Over the winter months I've reached the conclusion that it's a shame more gardens aren't open to the public. It cheers up the winter gloom to have somewhere to visit and it's a great opportunity to study a garden's structure without all the flowers there. After all, if a garden works well at that time, then the chances are it'll be good if not spectacular the rest of the year. Do click on the collage to see an enlarged view of what there is to see on a February day.
So when The Courts' Head Gardener announced at her talk at Bath University Gardening Club recently it was opening mid-February as an experiment, Threadspider and I thought we'd be mad not to avail ourselves of the opportunity to have a peep at one of our favourite gardens. It rained whilst we were there last week, but we both thought the garden was still looking good.
Until the 1880s the garden at The Courts was a woollen mill, so it would have been an industrial scene at that time rather than the tranquil place it is today. Then the UK woollen industry crashed (out-competed by Australia) and The Courts was sold to George Hastings, who created the first garden at the turn of the century (around 1901). He wasn't a professional, but his interest in form and structures such as hedges and statues led to the installation of the basic bones of the garden seen today. The remains of the mill also affected some of the garden's layout: the terrace area is out of line, but is actually the remains of a factory wall (the soil is full of slate and rubble, so tough as old boots plants are grown there) and a stone square in the lawned area covers an enormous capped well.
In the 1920s, the Goff family acquired The Courts and Lady Cecily added a soft, romantic planting to Hastings' garden bones. Her planting palette would have been limited to those plants available at local nurseries or from friends, so the Head Gardener restricted her planting to the kind of 'good doers' from that time using old photographs to see the kinds of plants used. It still means there can be hot borders and clashing purple and acid yellows as well as the more romantic mauves, purples and blues. It also means grasses are planted. These are usually considered to be a contemporary option, but apparently Lady Cecily used Fescues in her designs.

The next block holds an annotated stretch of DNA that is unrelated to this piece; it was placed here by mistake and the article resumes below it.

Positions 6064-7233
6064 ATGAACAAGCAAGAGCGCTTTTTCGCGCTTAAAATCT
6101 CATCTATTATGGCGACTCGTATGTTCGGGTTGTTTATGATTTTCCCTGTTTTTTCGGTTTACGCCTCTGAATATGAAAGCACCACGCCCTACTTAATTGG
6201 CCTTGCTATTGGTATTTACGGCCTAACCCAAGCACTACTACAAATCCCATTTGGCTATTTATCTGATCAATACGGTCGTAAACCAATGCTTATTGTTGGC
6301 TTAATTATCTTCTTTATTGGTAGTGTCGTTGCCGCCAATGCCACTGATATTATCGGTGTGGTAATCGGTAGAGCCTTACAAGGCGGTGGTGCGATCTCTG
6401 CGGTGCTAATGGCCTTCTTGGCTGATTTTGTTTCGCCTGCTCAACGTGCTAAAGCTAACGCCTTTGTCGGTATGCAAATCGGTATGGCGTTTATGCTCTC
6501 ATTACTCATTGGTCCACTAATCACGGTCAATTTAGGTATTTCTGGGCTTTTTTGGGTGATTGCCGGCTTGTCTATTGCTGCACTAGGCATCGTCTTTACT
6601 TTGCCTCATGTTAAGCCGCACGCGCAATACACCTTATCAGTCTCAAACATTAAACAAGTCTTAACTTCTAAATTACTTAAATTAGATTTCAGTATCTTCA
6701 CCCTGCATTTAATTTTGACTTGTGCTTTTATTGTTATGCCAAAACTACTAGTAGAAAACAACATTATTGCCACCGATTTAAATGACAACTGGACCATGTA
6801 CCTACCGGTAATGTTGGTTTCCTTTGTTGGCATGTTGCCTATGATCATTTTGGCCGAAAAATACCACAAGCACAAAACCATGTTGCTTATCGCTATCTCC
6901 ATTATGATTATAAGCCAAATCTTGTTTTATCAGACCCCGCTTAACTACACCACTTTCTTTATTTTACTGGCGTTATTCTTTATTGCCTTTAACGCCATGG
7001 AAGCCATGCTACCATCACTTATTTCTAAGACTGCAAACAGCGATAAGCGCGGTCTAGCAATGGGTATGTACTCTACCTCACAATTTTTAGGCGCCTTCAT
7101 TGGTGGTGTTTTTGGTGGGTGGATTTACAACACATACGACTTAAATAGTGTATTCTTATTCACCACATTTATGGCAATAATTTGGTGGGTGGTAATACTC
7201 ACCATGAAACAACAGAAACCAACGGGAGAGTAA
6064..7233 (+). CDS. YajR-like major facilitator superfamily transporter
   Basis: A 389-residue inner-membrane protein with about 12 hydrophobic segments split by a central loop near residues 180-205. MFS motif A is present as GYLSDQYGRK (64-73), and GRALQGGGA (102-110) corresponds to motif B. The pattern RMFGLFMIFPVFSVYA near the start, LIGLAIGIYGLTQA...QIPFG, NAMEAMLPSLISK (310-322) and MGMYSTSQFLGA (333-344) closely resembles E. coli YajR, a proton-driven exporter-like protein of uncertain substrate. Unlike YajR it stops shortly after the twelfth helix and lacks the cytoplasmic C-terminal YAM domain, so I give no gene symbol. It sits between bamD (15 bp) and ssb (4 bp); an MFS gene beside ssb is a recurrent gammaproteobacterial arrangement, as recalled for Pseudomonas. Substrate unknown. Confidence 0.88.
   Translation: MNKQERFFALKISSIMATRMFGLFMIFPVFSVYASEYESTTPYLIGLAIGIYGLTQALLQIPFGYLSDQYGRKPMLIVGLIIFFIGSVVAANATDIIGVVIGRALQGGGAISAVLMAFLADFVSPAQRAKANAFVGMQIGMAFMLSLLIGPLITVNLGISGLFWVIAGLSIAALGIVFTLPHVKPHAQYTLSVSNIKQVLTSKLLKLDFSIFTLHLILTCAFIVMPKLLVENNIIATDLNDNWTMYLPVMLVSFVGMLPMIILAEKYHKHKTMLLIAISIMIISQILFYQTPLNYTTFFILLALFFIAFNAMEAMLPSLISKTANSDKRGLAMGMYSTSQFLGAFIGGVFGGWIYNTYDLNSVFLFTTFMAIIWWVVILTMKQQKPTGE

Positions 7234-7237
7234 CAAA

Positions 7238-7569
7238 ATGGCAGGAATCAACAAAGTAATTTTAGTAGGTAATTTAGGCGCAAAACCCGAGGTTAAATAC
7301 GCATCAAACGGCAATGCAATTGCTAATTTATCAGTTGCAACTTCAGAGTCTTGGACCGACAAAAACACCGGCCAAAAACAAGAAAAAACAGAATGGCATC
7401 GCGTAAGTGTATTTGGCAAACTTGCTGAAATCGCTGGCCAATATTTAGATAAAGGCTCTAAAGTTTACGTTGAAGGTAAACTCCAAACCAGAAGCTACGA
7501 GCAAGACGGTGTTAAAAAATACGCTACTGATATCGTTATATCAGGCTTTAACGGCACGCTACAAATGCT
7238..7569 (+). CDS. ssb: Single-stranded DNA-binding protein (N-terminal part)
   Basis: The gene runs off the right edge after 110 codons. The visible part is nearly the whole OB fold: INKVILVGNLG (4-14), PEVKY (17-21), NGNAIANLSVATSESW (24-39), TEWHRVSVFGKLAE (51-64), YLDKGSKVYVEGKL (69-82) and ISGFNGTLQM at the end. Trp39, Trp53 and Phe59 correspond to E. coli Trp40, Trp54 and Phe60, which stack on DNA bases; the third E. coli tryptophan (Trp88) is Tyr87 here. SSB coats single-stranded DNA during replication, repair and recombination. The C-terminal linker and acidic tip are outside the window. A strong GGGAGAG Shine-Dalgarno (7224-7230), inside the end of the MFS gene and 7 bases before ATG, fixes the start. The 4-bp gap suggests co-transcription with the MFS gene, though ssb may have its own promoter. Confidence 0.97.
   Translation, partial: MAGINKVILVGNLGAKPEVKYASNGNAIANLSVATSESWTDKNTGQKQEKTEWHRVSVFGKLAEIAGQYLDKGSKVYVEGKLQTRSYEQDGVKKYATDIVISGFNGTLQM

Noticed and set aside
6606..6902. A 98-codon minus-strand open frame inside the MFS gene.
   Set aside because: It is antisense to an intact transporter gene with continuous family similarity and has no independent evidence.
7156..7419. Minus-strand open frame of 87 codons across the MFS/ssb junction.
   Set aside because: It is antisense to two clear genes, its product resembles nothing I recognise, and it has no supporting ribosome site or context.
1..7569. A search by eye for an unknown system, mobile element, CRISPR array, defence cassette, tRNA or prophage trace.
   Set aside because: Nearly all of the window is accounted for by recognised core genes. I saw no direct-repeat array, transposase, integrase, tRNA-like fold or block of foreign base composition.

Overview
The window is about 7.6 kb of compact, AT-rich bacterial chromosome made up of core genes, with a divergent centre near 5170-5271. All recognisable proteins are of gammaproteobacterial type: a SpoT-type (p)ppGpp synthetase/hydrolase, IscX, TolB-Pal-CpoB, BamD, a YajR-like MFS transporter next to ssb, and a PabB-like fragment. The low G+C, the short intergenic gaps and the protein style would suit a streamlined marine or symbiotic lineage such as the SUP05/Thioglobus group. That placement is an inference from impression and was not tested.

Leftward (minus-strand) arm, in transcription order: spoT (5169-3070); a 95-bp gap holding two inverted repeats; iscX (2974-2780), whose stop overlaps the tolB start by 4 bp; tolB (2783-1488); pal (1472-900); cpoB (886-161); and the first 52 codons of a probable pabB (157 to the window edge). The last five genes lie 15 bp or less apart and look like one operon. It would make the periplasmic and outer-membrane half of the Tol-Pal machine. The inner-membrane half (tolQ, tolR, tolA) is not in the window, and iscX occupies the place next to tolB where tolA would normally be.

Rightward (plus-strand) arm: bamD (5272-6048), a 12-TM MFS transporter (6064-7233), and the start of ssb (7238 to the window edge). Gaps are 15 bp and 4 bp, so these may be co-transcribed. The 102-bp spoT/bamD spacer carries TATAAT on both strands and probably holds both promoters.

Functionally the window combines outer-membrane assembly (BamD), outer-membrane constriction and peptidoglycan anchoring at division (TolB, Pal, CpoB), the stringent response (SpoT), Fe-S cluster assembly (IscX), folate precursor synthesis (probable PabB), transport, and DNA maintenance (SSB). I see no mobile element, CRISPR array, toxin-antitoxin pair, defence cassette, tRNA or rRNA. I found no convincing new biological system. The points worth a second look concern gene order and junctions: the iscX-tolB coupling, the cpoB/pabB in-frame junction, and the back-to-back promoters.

We saw hardly any of that on our visit (apart from the grasses looking like they were having a bad hair day which amused us greatly) but we did see the masses of early spring bulbs coming through. Snowdrops under hazels, thousands of crocus (though tightly closed owing to the dull day) and cheerful winter aconites. A few Hellebores told of riches to come. For me, the witch hazel was a surprising find because I thought they can't be grown in alkaline soil, but there was a magnificent specimen right by the orchard stuffed with carefully pruned heritage apples.
Even the mainly bare kitchen garden looked good and I seriously covet the terracotta forcers and of course the gossiping Yews on the lawn were as gigglesome as ever. Apparently they weren't trimmed for a while, so the prevailing winds helped to shape them the way they are today. A new discovery for us were the massed clipped box. Overlooked on summer visits, but a fantastic feature on a dull February day.
In the garden there were signs of activity everywhere: major pruning work was going on and someone was busy in the greenhouse. The entrance hut was being rebuilt so we found a new use being made of the pleached limes (a place to hang the glue gun) and we even had a rare glimpse inside the house because it was the garden's temporary reception area. The tenancy is available at the moment, so if you fancy living in a posh country house, now's your chance.
It was well worth the visit and we saw a few other stalwarts braving the weather on our way round, so I hope this year's experiment becomes a permanent feature. The cold drizzle meant our dethawing coffee and cake afterwards was thoroughly deserved: we even matched the turquoise decor of our table and crockery :)